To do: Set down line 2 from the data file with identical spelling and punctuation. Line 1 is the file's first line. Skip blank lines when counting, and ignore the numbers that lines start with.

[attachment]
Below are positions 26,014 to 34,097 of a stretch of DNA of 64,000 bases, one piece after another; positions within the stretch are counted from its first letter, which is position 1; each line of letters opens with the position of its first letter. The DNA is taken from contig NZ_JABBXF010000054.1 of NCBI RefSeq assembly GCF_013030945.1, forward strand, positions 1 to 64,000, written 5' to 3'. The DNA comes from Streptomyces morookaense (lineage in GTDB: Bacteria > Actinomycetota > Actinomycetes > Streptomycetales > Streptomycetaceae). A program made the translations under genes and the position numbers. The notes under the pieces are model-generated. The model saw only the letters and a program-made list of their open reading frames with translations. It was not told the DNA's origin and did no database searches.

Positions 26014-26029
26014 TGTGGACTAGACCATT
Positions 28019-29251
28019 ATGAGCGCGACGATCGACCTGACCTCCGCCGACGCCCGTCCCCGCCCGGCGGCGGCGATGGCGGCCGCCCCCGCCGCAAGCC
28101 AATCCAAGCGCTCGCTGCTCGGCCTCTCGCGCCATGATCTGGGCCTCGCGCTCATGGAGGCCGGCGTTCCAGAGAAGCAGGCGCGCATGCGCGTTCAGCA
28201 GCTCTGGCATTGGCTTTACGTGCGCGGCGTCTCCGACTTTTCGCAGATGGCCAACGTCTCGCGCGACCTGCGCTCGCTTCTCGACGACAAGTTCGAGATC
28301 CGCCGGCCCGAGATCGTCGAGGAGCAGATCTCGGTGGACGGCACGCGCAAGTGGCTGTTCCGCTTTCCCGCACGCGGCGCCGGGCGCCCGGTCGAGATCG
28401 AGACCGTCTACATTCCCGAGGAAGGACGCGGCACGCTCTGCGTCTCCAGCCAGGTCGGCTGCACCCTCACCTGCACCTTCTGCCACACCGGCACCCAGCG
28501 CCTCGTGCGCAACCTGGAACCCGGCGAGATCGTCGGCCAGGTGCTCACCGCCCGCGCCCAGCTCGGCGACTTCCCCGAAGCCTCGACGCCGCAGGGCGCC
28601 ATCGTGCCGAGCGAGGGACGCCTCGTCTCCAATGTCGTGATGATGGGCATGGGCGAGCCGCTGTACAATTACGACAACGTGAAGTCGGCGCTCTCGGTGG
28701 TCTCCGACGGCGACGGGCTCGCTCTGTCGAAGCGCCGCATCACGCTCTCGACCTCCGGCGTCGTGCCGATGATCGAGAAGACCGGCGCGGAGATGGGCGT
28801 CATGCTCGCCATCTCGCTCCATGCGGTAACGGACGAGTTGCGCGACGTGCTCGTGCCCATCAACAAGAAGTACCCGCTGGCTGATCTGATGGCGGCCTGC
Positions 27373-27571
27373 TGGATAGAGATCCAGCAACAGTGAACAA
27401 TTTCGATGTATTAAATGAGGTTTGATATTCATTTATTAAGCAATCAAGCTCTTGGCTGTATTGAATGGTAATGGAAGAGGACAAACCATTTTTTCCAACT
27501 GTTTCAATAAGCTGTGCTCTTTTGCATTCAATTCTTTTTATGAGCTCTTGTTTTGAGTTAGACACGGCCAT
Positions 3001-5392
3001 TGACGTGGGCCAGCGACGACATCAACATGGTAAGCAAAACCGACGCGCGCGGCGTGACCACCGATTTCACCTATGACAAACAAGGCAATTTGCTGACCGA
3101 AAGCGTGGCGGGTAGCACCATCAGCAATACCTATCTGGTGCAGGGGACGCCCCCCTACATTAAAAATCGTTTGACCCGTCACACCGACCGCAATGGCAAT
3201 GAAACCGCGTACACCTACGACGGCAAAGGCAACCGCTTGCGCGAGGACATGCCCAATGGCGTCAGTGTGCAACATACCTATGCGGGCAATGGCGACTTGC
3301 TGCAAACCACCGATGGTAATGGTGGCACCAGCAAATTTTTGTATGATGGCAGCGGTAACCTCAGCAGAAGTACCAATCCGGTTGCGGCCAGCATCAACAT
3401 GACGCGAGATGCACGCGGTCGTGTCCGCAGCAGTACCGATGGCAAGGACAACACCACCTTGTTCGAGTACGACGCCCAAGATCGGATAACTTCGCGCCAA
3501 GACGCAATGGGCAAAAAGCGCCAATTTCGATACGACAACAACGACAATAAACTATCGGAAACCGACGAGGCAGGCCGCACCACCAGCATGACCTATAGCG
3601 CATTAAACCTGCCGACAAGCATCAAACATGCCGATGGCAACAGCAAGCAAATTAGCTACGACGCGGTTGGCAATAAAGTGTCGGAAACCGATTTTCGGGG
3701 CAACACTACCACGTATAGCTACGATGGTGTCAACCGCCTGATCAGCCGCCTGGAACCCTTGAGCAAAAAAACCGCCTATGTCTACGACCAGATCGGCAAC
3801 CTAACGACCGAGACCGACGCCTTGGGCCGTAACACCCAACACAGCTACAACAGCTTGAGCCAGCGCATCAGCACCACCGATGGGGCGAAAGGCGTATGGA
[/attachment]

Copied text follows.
Positions 26014-26029